Although it has been much exaggerated, the strength displayed by a tiger in carrying off his prey is enormous. The weight of the ordinary Indian cattle, according to Sir Samuel Baker's estimate, may be set down roughly at from 350 to 400 lbs. And although it is quite an error to suppose that a tiger can take a carcase of that weight and carry it in his mouth without letting any portion of it drag on the ground, at least at intervals, yet it is quite certain that he can carry it. Thus, Mr. Sanderson relates how a powerful tiger had taken up and carried the carcase of a bullock through a dense thicket for about three hundred yards ; while a smaller tigress carried one in open jungle for a shorter distance. As a general rule, however, the bodies are dragged along the ground ; although this, when the nature of the surface in Indian jungles is taken into account, is a sufficiently formidable task.

Forsyth considered it probable that a cattle-killing tiger destroyed a victim about every fifth day ; three days being employed in feasting on the carcase and resting in the intervals, while during the other two food was not specially sought. This, when we remember the number of these animals in certain parts of India, will give some idea of the losses they occasion. According to a return issued by Government, it appears that in the Madras Presidency, during the quarter ending 31st December 1891, the number of animals killed by tigers and leopards included 656 bullocks, 752 cows, 236 calves, 135 buffaloes, 105 sheep, and 103 goats. In the returns for all India for one year, during which 1835 cattle were killed, the total loss was set down at a little short of 60,000 head, of which 20,000 were assigned to tigers, and an equal number to leopards. Although the man-eating tiger is much more dreaded, the cattle-lifting tiger is regarded with supreme indifference by the herdsmen of the districts it infests. "It is no uncommon feat," observes a well-known popular writer, " for a party of jungle herdsmen armed only with their iron-bound lathis, or quarter-staves, to boldly show fight to the royal robber, and by sheer pluck and gallant daring beat him off from some member of their herd that he may have attacked. Too frequently, to be sure, some one or more of the number may pay dearly for their temerity, but it is an apt illustration of the fact that men get inured to a commonly-incurred danger."

Mr. Blanford mentions that he once came across two children, of which the elder was not more than eight or nine years of age, who had actually been placed in the jungle as a guard over the dead body of a bullock, to protect it from the return visit of the tiger by which it had been slain.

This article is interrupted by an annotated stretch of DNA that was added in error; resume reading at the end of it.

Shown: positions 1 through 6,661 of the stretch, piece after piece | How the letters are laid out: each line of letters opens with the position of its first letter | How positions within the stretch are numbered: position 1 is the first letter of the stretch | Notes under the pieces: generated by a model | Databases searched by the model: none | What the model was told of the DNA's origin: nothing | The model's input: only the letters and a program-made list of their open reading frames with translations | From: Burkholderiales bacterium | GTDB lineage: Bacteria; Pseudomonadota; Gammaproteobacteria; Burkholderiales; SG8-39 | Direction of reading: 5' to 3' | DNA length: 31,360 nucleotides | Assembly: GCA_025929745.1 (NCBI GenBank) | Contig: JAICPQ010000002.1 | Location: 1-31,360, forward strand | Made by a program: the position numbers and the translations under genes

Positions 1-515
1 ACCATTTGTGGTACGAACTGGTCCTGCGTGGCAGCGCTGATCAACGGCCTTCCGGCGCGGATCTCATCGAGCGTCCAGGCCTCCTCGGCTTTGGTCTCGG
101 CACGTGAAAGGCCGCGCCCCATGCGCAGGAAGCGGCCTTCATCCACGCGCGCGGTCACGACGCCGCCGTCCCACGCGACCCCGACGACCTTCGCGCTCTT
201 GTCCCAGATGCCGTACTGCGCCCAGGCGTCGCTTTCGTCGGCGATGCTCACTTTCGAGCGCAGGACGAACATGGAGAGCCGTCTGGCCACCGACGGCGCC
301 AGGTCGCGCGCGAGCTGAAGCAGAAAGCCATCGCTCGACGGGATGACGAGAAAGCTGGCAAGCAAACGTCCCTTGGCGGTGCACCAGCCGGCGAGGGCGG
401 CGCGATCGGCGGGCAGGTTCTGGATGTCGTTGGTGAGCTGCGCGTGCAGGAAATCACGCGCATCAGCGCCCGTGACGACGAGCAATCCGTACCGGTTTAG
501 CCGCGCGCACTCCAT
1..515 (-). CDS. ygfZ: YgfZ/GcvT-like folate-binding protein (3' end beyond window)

It has been considered that man-eating tigers, which generally belong to the female sex, were invariably animals unable to procure other food, from the effects of age. Although this is true in a very large number of instances, it appears that tigers may take to man-eating from a variety of other causes. Thus either wounds, excessive fat, or the fact of a tigress having had to bring up a family of cubs where food is scarce, may be the original cause of the adoption of this mode of life. According to Mr. Sanderson, all man-eaters were invariably at first cattle-stealers, which gradually became accustomed to the sight and presence of man, and thus lost their instinctive fear of the human race. When once a tiger has taken to man-eating, and has discovered how easily its victims are killed, it appears that it ever afterwards hunts the same kind of prey, although only some individuals confine themselves to this kind of food. Those tigers which are entirely or mainly man-eaters inflict fearful havoc on the unfortunate natives among whom they have taken up their quarters ; an average native of India, as Sir Samuel Baker remarks, forming by no means a hearty meal for a tiger. All who have had to do with them are unanimous as to the extreme wariness and caution of man-eaters, which from this cause are the most difficult to kill of all tigers. The slightest rustle or whisper on the part of the pursuer is, according to Mr. Sanderson, sufficient to put the man-eater on its guard ; and it is marvellous with what sagacity these animals distinguish between an armed sportsman and a helpless unarmed native.

"The man-eater," says Sir Samuel Baker, "will seize an unsuspecting native by the neck, and will then drag the body to some retreat in which it can devour its prey in undisturbed security. Having consumed the hindquarters, thighs, and more fleshy portions it will probably leave the body, and will never return again to the carcase, but will seek a fresh victim, perhaps at some miles distance, in the neighbourhood of another village."